Book Reviews | Gordon Campbell | Scoop News | Wellington Scoop | Community Scoop | Search

 


Max Rashbrooke Review: The Mikado, NZ Opera

The Mikado NZ Opera Saturday, February 25 Reviewer: Max Rashbrooke

Politics and art are a little bit like politics and rugby: as the Springbok tour showed, you can't entirely separate the two. And there are certainly plenty of politics around the Mikado, a show that is notionally set in a highly stereotyped, Orientalist version of Japan, and a production of which was cancelled in Seattle in 2015 following protests from the local Asian community.

So concerns about the work of the piece have to be addressed; but they are complex, and probably better handled in another post. So what about this production itself, which premiered on Saturday night and runs in Wellington until tomorrow night?

The topline message is that this is a bright, deliberately chaotic modernised version of the show, one in which the acting and comedic elements are extremely successful, but the singing slightly more uneven. The basic aesthetic is Japanese stationery shop: lots of lurid colours, childish costumes and stylised sets. The sets are highly mobile and fluid, and help inject a fair bit of life into the production.

Despite being set in Japan, the show is essentially a satire on British high society and conventions, and that comedy comes through well. There's an exceptional acting turn by Byron Coll (the overenthusiastic fan from the All Blacks MasterCard adverts) as Ko-Ko, whom he plays as a sort of bumbling Scottish servant. It's extremely funny acting, some of the best I've seen on the operatic stage.

Also exceptional is Australian tenor Kanen Breen as Nanki-Poo, who stepped in at the last moment following a boating accident (no, really) to Jonathan Abernethy. He utterly dominates the space, and has a fantastic range of comic expressions and gestures. His chemistry with Amelia Berry (excellent as an alternately baffled and assertive Yum-Yum) is perhaps not quite there, but that's hardly a fault, given the limited rehearsal time.

Almost stealing the show is Australian bass-baritone James Clayton as the Mikado, clearly relishing the opportunity to camp things up, all twirling moustaches and sinister grins. He also displays the stellar voice that Wellington audiences heard last year (albeit in completely different circumstances, in Handel's The Messiah); his aria 'A more humane Mikado' is a particularly joyful combination of entertainment and menace.

But that excellent singing just reinforces the point that the singers aren't equal across the spectrum – in particular Coll who, notwithstanding his excellent acting, just doesn't have a very strong voice, something particularly obvious in his scenes with Andrew Collis as (a very funny) Pooh-Bah. It's an unfortunate compromise in so central a role.

Fortunately, Orchestra Wellington, under the assured hand of conductor Isaac Hayward, played with great sensitivity, adjusting to the varied vocal strengths on stage, and producing a remarkably beautiful sound considering their reduced numbers (just one or two per part). In short: despite some shortcomings, it’s great fun as a production, and works as entertainment. What political problems it poses, however, is another question.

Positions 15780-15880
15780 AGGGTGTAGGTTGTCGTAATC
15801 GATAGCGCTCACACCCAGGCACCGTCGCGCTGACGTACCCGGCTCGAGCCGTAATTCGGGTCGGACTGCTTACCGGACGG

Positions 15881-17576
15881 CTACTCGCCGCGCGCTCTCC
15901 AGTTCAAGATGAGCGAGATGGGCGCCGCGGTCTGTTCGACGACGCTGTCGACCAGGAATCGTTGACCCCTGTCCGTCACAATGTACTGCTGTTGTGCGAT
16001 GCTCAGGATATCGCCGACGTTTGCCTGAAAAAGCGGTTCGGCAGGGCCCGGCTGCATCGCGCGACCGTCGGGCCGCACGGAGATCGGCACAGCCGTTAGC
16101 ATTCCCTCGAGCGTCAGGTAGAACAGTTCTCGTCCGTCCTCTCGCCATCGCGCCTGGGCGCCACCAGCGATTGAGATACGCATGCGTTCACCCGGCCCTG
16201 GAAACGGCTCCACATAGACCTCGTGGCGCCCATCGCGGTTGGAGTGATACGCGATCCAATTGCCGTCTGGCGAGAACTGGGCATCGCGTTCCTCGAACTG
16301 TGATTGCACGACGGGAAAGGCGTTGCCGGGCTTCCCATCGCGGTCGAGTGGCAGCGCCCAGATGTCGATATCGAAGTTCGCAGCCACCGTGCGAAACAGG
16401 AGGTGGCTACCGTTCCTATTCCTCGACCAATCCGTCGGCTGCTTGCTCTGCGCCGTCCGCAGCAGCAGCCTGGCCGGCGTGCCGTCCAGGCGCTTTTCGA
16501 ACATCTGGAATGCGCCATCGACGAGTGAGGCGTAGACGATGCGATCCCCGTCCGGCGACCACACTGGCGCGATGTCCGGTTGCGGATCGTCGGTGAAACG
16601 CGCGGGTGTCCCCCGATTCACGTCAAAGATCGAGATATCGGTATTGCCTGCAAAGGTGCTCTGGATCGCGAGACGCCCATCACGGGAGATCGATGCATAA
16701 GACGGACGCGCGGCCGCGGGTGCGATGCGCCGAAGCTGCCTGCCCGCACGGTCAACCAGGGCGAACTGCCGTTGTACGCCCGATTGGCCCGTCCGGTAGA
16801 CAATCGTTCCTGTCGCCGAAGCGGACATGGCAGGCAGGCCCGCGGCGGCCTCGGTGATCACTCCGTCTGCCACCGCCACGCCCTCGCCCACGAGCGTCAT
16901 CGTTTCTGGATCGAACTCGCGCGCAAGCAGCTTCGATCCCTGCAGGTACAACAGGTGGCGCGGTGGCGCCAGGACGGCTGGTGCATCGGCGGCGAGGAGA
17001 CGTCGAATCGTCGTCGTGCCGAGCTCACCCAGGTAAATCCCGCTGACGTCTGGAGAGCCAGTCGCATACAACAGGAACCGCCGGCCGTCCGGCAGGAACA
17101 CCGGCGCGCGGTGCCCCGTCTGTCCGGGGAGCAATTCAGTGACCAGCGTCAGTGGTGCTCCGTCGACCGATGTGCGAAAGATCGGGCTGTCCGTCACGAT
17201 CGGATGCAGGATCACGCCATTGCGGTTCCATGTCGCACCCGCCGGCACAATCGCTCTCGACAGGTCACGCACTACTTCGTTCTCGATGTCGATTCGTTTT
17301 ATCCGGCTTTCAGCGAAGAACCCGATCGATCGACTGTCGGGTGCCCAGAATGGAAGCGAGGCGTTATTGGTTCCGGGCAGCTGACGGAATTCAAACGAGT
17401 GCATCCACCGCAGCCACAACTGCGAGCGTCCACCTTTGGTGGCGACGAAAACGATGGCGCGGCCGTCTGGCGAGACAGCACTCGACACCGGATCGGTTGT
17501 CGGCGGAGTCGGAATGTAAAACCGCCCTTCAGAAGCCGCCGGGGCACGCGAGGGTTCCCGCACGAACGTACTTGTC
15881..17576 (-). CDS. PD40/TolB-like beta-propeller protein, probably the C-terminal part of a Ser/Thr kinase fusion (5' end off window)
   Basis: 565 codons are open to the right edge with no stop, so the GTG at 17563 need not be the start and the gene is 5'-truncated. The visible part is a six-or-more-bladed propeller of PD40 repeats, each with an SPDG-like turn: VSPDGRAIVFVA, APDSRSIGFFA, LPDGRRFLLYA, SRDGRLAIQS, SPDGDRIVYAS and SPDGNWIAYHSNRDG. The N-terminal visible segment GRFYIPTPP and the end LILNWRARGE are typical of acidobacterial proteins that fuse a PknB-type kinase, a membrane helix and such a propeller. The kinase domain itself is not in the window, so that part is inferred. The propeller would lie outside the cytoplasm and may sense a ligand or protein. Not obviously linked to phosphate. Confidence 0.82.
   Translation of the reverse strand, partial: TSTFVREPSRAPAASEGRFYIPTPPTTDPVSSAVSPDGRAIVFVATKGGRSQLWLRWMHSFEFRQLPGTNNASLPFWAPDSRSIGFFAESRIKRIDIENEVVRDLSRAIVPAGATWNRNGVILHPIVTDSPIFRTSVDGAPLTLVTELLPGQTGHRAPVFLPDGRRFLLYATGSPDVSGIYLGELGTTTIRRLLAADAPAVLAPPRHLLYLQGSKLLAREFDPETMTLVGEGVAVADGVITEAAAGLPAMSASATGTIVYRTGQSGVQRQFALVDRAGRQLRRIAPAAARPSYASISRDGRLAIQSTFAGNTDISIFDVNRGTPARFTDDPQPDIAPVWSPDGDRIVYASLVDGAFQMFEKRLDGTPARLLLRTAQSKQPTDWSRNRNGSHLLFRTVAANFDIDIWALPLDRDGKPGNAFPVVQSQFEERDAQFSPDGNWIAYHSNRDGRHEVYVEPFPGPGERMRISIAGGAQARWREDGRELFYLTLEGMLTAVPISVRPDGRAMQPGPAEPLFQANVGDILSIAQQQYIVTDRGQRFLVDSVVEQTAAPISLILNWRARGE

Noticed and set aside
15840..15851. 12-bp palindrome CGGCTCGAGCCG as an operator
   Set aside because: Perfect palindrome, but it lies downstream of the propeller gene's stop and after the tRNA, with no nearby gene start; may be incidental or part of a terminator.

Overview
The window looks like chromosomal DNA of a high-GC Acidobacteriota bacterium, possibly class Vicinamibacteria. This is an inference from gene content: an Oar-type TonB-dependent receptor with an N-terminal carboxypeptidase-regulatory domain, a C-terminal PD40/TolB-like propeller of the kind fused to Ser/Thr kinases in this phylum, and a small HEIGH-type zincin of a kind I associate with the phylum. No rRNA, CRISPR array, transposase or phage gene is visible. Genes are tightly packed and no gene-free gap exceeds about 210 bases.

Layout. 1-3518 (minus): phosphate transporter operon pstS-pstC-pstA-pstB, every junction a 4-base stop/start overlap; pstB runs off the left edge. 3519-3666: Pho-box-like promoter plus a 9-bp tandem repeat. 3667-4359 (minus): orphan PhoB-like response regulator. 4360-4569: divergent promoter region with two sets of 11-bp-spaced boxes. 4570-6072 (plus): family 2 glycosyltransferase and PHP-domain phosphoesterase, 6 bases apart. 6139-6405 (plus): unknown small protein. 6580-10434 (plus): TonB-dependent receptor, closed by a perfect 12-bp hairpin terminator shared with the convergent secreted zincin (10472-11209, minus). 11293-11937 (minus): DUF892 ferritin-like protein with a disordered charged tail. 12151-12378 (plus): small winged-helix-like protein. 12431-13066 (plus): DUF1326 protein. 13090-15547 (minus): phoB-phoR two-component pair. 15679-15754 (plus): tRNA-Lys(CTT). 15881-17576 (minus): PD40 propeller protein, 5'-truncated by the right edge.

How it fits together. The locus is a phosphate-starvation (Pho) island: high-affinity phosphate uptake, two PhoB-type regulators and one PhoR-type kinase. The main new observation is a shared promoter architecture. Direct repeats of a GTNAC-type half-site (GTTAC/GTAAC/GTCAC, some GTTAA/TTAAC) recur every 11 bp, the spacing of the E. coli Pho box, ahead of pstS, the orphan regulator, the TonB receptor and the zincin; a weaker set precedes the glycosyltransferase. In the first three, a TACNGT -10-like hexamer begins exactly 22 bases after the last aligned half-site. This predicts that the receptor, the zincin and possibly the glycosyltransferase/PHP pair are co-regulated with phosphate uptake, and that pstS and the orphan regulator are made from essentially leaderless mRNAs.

© Scoop Media

 
 
 
 
 
Top Scoops Headlines

 

Gordon Campbell: On War Crimes And The Afghan Insurgency

Mapp’s attempted defence of the SAS on RNZ this morning unintentionally indicated that collective punishment was baked into the planning exercise for the raid, and also into how the raid proceeded on the ground. More>>

ALSO:

New Community Reward: Scoop Offering 2 Million “Ads For Good” This Election Year

We are launching an exciting new community incentive as part of Scoop’s ‘Opening the Election’ crowdfunding campaign by offering 2 million free ads on Scoop to worthy causes. More>>

ALSO:

Howard Davis: Unpresidented?

Casanova on Cagliostro - "This is a man whose partisans think him wise because when he speaks he seems ignorant. This is a man who is persuasive because he masters no language. This is a man whom people understand because he never explains himself … " More>>

HiveMind Public Engagement Report: NZers Want Stronger Action On Sugar

Over December 2016 and January 2017, Scoop hosted a trial community engagement exercise on the issue of Sugar and Public Health on our new HiveMind platform... Most promising was the fact that there was much agreement from across a wide range of participants from different backgrounds and perspectives on potential solutions to some of the accepted public health challenges we face around sugar. More>>

ALSO:

Branko Marcetic: Land Of The Long White Egalitarian Myth

New Zealand has earned its reputation. Its quality of life is consistently ranked among the highest in the world... New Zealanders themselves report extreme satisfaction with their lives. All of these accolades cover up another truth, however: New Zealand hasn’t been a social-democratic paradise for a long time now. More>>

Get More From Scoop

 
 
 
 
 
 
 
Top Scoops
Search Scoop  
 
 
Powered by Vodafone
NZ independent news